A lone worker carries out their job responsibilities generally without supervision. They can be anyone from contractors to self-employed people to employees, operating from home or in fixed establishments where only a single person works on the premises. These include workers in small workshops, petrol stations, and kiosks.
People working in factories, warehouses, leisure centres, and training or research establishments can also be classified as lone workers as long as they operate separately from their colleagues. Other types of lone workers include cleaners, security, maintenance and repair staff, and special production personnel who work outside normal hours.
Construction workers, plant installers, electrical repairers, lift repairers, vehicle recovery specialists, and similar workers are also considered lone workers as they work away from their fixed base.
Lone workers are not under direct supervision, making it difficult to provide assistance in certain situations. Therefore, organisations must have appropriate safety measures to showcase their commitment to employees’ well-being and welfare.
Mitigating risk is much easier with a complete plan in place, allowing the organisation to address risks and implement safety protocols. Additionally, lone workers themselves will know what to do if they encounter accidents, health emergencies, or other unforeseen circumstances.
Finally, lone worker safety is crucial to remain legally compliant. Employers have a duty of care, which should be met to avoid potential penalties and liabilities.
Yes, and in fact, technology plays a critical role in boosting lone worker safety. Different lone worker solutions are available, including GPS tracking that enables real-time lone worker tracking of lone workers’ locations and automated check-ins, providing regular prompts and updates to ensure worker health or condition.
Real-time lone worker monitoring systems are also available to observe a person’s activity and well-being continuously. Organisations use these technological solutions to determine whether an individual is working like normal, is currently in a stressful situation, or has stopped moving.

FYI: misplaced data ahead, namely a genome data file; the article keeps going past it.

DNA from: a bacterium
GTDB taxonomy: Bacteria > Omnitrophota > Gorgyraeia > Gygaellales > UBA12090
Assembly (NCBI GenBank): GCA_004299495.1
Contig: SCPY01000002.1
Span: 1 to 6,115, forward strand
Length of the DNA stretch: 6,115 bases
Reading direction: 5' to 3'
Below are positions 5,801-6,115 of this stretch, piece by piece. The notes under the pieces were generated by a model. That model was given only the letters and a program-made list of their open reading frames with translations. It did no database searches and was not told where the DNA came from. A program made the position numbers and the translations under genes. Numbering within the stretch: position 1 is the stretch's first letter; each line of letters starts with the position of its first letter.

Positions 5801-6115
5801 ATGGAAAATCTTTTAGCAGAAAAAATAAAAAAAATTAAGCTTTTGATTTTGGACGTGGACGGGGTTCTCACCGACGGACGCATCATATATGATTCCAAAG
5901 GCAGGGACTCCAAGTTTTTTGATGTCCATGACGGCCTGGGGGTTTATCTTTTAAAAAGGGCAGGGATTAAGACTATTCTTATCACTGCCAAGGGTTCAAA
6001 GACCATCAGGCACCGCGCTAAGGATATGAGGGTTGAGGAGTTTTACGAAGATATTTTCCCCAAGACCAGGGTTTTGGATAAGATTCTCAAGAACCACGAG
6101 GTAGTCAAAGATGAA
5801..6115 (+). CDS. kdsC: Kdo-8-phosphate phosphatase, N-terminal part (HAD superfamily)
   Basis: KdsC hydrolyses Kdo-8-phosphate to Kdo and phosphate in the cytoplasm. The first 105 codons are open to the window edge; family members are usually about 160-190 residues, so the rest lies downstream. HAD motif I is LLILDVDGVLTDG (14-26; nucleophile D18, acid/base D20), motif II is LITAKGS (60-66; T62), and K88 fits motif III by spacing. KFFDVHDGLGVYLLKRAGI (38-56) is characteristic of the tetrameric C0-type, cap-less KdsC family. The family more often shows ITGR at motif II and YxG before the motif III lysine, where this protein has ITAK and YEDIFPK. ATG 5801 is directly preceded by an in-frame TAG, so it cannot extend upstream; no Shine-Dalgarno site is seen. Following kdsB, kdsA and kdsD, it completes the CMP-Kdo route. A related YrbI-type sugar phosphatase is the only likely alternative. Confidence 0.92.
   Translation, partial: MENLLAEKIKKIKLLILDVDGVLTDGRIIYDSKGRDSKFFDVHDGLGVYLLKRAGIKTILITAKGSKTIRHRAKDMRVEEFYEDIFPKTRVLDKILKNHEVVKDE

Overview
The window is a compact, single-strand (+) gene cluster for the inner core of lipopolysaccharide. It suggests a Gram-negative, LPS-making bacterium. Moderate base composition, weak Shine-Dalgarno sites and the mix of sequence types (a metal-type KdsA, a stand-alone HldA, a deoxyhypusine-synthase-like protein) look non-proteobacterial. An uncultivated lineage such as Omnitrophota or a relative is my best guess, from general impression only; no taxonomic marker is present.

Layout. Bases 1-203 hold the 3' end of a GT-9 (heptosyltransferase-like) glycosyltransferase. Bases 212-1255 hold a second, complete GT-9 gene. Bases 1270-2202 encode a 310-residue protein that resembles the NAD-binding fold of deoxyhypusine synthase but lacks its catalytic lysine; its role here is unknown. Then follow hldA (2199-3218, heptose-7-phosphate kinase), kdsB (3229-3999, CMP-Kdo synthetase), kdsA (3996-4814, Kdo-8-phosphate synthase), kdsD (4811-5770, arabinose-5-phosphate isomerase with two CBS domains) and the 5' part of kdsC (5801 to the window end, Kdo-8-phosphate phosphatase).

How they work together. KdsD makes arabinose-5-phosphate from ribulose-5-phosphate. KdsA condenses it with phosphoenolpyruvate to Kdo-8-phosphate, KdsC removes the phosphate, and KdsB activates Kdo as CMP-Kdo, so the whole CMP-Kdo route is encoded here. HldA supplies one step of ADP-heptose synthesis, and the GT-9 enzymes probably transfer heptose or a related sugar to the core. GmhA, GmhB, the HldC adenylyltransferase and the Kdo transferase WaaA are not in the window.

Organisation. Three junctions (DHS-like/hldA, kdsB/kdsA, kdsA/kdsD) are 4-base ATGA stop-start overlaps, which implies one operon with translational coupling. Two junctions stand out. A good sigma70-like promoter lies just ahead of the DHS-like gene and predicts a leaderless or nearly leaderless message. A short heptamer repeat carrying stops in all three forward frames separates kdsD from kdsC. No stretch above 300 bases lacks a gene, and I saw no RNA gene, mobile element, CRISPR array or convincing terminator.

Employers can also use data collected from safety technologies to identify problem areas and proactively improve their safety measures. Technology allows for two-way communication and even instant alerts should an emergency arise.
Yes, it is the legal and moral responsibility of employers to ensure the safety and well-being of all employees, including those working in solitary environments.
Although specific requirements and obligations may vary depending on the industry and jurisdiction, all employers are expected to protect their lone workers from possible hazards. The Code of Practice under section 274 of the Work Health and Safety Act provides practical guidance for anyone who has a duty of care. It assists them in effectively identifying and managing risks, starting with conducting a thorough risk assessment.
From here, safety policies and procedures tailored specifically to lone workers must be developed and communicated clearly. Policies should include guidelines for emergencies, reporting incidents, and using safety technologies or devices. All policies and procedures must be reviewed and updated whenever required.
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Employers must manage health and safety risks before allowing people to work alone. This requirement applies to anyone, such as contractors and self-employed individuals. As there will always be more significant risks for lone workers, organisations should be aware of the most common risks that workers in isolation can face, including:
Man Down | Fall Detection | Duress | Check-in | Gas Detection
Running a business means tracking a lot of devices that you or your employees can lose or damage. They can get stolen, too. You need to manage these devices so you can continue using them to monitor inventory and communicate, among many others. Workplaces have become more connected than ever, requiring you to manage more and more digital devices.
This is where a Bluetooth GPS tracker system can help to bring more efficiency and cost-savings for your business. Our Bluetooth trackers use low energy, allowing you to wirelessly connect to a device and transmit data for a longer period without needing a recharge.
Asset management is so much easier when you have the tracking device you need. A GPS asset tracker lets you monitor an asset by giving you its location in real time. You can opt to get periodic updates, such as hourly or every 30 minutes, to save power. But don’t worry; these trackers are rechargeable, so you can continue using them to track your fleet after a full recharge.
A Wi-Fi asset tracker uses a special Wi-Fi tracking tag that scans access points to locate assets and transmits data via antennas and routers. Here at Simply Unified, we have both GPS and Wi-Fi asset trackers, so you can keep monitoring assets based on your requirements.
Because we only have high-quality products, we offer lifetime warranties for our GPS trackers. If the device you ordered does not work as expected, you can get a full refund if reported within 14 days of purchase. Should you have any queries, complaints, or requests, all you need to do is to contact our customer support line. We provide unlimited support, including 1:1 web training, without additional charges.
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